Each morning, I would awaken bright and early, shower, (then perform female activities such as apply make-up and breastfeed child), dress, and walk into the dining room to be presented with a delightful breakfast. Breakfast consisted of a first course of fruit salad, followed up with muesli and yoghurt, and then chased down with a hearty serve of scrambled eggs and wilted spinach. I would always politely decline offers of tea, as habit dictated I had this once at my desk. Should I attempt to put a single dish in the dishwasher, or start to soak even a single pan, I would be hustled out of the kitchen and told to "get to work, don't worry about any of this, you're far too busy". O-kaaaaay....
And the day would just get better from there. At work, I would engage in adult conversations with colleagues about politics, work and a smattering of sport. I would mention the delicious meal that was cooked for me the night previous, as I heated up the left-overs lovingly packed for me that morning. In the evening, I would return to a happily bathed baby cooing sweetly and blowing raspberries. Dinner would be served and again, there would be no convincing anyone that I should wash up. Ice cream and mango was brought to me some time later with the urging that I needed to keep up my strength, and chamomile tea was delivered with a kindly warning not to stay up too late. Clean clothes appeared magically in my wardrobe. The floors were consistently spotless. My only task, it seemed, was to make a suggestion regarding what I might feel like for dinner.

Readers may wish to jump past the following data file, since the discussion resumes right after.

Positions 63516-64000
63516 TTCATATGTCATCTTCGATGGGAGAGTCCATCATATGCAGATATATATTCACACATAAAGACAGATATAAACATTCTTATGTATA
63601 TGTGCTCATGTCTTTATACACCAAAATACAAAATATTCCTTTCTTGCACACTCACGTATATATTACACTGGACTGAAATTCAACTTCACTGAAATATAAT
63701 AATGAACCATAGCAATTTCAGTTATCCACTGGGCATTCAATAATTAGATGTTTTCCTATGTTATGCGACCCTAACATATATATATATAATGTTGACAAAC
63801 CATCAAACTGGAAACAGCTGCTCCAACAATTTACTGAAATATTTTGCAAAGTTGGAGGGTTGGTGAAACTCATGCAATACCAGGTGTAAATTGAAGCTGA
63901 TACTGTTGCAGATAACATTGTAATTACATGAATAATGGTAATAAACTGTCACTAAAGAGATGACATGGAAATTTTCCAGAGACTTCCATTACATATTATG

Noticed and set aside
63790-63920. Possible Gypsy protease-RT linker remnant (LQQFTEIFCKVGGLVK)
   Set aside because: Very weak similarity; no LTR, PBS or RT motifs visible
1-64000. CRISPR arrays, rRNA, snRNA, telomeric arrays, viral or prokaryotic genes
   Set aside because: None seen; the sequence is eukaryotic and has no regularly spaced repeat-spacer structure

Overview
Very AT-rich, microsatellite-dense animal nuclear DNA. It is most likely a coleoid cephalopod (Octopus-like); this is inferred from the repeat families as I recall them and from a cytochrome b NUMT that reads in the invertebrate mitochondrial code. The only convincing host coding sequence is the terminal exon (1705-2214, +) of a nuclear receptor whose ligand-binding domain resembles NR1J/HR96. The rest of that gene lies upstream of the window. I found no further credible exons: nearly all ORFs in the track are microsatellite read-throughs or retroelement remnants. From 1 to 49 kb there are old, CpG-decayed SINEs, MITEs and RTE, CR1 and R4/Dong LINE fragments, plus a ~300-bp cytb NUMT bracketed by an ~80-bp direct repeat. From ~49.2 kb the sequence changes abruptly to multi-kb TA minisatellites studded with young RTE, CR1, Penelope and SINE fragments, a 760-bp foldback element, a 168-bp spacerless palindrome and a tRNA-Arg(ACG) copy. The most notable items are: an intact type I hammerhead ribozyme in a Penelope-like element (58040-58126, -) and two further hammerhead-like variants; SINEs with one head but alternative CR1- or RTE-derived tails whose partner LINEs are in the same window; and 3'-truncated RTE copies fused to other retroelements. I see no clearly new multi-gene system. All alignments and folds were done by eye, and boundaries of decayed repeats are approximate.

|When someone else does it for you|
What parallel universe was this? The universe we all probably experienced to some degree as children. It's the universe where you live with your mother. (In the case of grown men, it's the universe they are also lucky to inhabit once they move out of their slovenly bachelor pad and in with their girlfriend/wife).
And oh how glorious it is to step back in to the mummy cocoon once you're a high functioning adult female with an infant. Life was lovely. I received the unconditional love that only a mum can give. She took my side on pretty much everything. She worried that I worked too hard and didn't get enough rest. She folded things the way I folded them (or really, vice versa, since I'm a product of her techniques). She fussed over me in the way men don't really seem to know how to fuss. Oh God it was marvelous, and how I cried when she left.
I feel like I should say something funny about being reincarnated as a man or having a sex change, but that's kind of depressing because (a) I like being a female; and (b) it signals a lack of hope that things can change. And I know I'm not just trotting out an outdated stereotype: my girlfriends complain about it, and there are entire books written on the topic (in particular the hilarious Annabel Crabb's take on the topic in The Wife Drought). So yeah. I guess for Christmas I should put in an order for a Fairy Godmother who has studied at my mum's school of child rearing, cleaning, caring, fuss-potting and folding of clothes.